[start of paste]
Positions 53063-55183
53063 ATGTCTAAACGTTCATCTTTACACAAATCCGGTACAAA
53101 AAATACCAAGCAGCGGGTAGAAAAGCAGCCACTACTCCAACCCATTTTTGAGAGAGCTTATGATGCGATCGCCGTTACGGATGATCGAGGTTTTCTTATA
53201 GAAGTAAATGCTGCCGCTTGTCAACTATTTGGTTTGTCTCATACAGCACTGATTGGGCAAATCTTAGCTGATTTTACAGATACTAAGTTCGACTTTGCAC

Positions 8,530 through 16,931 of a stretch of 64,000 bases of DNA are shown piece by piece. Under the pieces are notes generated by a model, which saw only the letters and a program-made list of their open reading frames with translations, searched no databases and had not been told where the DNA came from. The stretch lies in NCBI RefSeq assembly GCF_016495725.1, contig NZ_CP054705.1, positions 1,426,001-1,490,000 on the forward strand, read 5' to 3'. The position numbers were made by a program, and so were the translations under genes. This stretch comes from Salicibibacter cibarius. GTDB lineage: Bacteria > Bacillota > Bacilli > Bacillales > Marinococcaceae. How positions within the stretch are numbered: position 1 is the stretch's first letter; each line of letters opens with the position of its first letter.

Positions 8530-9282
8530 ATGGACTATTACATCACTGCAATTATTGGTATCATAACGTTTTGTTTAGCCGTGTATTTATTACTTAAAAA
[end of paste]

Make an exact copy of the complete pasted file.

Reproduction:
Positions 53063-55183
53063 ATGTCTAAACGTTCATCTTTACACAAATCCGGTACAAA
53101 AAATACCAAGCAGCGGGTAGAAAAGCAGCCACTACTCCAACCCATTTTTGAGAGAGCTTATGATGCGATCGCCGTTACGGATGATCGAGGTTTTCTTATA
53201 GAAGTAAATGCTGCCGCTTGTCAACTATTTGGTTTGTCTCATACAGCACTGATTGGGCAAATCTTAGCTGATTTTACAGATACTAAGTTCGACTTTGCAC

Positions 8,530 through 16,931 of a stretch of 64,000 bases of DNA are shown piece by piece. Under the pieces are notes generated by a model, which saw only the letters and a program-made list of their open reading frames with translations, searched no databases and had not been told where the DNA came from. The stretch lies in NCBI RefSeq assembly GCF_016495725.1, contig NZ_CP054705.1, positions 1,426,001-1,490,000 on the forward strand, read 5' to 3'. The position numbers were made by a program, and so were the translations under genes. This stretch comes from Salicibibacter cibarius. GTDB lineage: Bacteria > Bacillota > Bacilli > Bacillales > Marinococcaceae. How positions within the stretch are numbered: position 1 is the stretch's first letter; each line of letters opens with the position of its first letter.

Positions 8530-9282
8530 ATGGACTATTACATCACTGCAATTATTGGTATCATAACGTTTTGTTTAGCCGTGTATTTATTACTTAAAAA